Sunday 13 May 2012

An Unexceptional Place

  •     I decided when I started blogging I would usually avoid the news. Others do it better and on average its instantly forgettable. But once in a while something happens that stays in the memory.
  •     I live in Derby, an unexceptional town of approximately 230,000 people. When I travel the country many people have little idea of the place; often they don't even know where in Britain it is. I have written about it two previous occasions that I can remember. In    A man was convicted of plotting to kill the prime minister. Coincidentally the same thing had happened in Derby  (this time by a woman) many years previously, the Prime Minister being Lloyd George. (see post dated 27th August 2008, Deja Vu, Coincidence, Take Your Pick.)
  •     On the 4th October 2008 I posted concerning the horrific case of Shaun Dyke (A City Shamed) .    Mentally disturbed, Shaun climbed onto the roof of a building in the centre of Derby. Inevitably a curious crowd gathered. And some pathetic individuals, for reasons I cannot comprehend, urged Shaun to jump.Confused and frightened he did so, ending his young troubled life, to the eternal shame of some of those present.
  •     We do not appear in the news too often. When we do, it is all too often for the wrong reasons.
  • Mick Philpott is a well known, nay notorious Derby figure. Fifty four years of age he is the father of seventeen children, six by his wife with whom he lives and six by a mistress who was originally a bridesmaid at his wedding. He seemingly alternates nightly between wife and mistress. Mick has a criminal record and is unemployed, though he has refused job offers in the past. He is also on record saying that he thinks Britain is 'going to the dogs' because Derby Council refuses to provide him with a bigger house for his family. There are many other aspects of the Philpott saga, including Micks appearance on the Jeremy Kyle Show and frequent appearances in the national press.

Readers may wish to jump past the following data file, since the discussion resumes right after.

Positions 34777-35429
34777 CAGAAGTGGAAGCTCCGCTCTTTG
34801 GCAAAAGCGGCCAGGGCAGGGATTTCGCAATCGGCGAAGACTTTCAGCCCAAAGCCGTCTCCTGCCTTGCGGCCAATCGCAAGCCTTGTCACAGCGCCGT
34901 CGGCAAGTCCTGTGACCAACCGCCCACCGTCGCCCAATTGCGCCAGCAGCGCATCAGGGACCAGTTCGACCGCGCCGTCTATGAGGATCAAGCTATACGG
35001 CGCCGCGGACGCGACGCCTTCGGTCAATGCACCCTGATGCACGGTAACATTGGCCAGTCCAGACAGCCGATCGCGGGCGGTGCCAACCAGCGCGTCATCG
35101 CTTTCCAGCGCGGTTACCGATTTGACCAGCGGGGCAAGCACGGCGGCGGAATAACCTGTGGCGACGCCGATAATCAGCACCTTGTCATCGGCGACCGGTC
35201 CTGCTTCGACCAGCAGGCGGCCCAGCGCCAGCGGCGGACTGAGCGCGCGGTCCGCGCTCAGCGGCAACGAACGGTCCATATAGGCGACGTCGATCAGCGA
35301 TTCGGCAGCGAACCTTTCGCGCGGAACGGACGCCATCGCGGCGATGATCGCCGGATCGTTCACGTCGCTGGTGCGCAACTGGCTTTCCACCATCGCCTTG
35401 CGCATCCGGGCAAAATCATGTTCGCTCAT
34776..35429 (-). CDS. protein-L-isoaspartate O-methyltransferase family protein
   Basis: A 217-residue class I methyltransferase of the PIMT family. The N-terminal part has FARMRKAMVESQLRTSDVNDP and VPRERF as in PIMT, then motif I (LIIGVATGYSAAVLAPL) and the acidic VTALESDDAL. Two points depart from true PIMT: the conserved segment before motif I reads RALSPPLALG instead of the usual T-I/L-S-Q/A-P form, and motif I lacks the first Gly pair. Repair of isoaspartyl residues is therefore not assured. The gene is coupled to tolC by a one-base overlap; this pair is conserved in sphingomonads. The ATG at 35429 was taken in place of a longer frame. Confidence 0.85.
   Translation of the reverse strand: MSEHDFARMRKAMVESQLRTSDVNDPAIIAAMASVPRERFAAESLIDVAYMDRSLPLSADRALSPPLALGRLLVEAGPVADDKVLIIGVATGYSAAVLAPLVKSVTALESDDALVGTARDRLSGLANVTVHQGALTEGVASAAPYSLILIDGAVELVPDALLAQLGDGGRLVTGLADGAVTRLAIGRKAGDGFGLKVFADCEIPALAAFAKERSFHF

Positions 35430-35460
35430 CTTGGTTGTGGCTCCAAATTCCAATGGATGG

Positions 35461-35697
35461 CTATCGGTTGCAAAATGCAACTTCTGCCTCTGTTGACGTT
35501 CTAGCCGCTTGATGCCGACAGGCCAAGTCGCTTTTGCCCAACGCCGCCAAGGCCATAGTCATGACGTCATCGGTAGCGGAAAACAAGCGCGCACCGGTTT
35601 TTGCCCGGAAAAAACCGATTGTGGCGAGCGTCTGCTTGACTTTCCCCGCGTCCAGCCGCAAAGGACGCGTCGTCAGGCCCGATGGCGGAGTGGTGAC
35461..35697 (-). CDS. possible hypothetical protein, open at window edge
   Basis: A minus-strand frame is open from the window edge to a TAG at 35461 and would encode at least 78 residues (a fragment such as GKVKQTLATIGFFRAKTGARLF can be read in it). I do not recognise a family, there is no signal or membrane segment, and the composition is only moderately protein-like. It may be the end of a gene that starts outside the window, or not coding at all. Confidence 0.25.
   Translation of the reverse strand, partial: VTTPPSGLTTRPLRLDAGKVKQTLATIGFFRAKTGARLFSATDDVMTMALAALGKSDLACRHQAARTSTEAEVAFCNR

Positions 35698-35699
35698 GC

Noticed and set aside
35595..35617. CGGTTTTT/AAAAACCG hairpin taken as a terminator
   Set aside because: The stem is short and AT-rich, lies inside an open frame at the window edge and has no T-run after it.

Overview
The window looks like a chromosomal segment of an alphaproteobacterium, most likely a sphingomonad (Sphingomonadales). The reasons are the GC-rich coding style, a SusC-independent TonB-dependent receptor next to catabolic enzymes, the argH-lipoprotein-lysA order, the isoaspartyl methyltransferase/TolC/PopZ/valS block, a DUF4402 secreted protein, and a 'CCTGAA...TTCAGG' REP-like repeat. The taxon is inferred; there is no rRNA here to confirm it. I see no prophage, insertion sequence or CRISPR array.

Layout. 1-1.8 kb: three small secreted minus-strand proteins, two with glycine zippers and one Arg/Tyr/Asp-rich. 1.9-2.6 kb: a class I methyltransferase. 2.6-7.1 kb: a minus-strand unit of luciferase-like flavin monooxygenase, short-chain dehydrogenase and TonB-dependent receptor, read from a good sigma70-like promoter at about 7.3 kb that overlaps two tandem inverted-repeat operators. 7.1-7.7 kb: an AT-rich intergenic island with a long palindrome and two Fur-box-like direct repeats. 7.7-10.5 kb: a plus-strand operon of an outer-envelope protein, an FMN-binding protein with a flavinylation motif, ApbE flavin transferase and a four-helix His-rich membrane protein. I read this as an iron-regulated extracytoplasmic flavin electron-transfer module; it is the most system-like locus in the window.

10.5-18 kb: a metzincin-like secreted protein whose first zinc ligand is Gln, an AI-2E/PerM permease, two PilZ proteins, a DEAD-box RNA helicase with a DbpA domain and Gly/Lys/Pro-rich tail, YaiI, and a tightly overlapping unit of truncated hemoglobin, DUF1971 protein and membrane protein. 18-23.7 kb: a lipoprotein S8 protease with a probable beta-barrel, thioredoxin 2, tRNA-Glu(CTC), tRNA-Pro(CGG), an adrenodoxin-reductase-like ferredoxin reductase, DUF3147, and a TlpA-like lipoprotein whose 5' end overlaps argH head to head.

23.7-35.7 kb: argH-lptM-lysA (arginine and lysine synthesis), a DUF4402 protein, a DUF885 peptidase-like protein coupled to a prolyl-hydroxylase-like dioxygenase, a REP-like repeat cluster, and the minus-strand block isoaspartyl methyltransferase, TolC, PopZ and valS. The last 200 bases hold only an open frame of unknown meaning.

•     The whole thing is depressing in the extreme. But moved from merely depressing to horrific this week. The Philpott house was badly damaged by fire. Five children died, a sixth is fighting for his life in hospital. No children deserve this, indeed, neither do any parents, whatever their weaknesses. There is the suspicion of murder, you will no doubt hear much more in the following weeks.
  •     Derby will be to the forefront of national news for some considerable time. (It is not long since it made national news when child grooming by men was found to be taking place on a large scale.) Which all begs the question. Is Derby any better, any worse, any different to any other medium sized place in 21st century Britain. I get very annoyed with people, particularly the elderly who harp on about the past, 'the good old days'. But the seeds of doubt are beginning to be sown.  

Saturday 5 May 2012


Whenever I send an email, something on which I am non too keen, I often put 'life' as the subject. Lazy in a way, but recently it has actual relevance rather than merely a lazy response to 21st century technology.The ebook with which I am concerned (A Childhood Revisited- Memories of Growing up in an English Village 1945-59) has meant looking through photographs of my distant past and reading everything available concerning my forbears. If you want to remind yourself of your mortality do exactly what I've been doing for the past few years.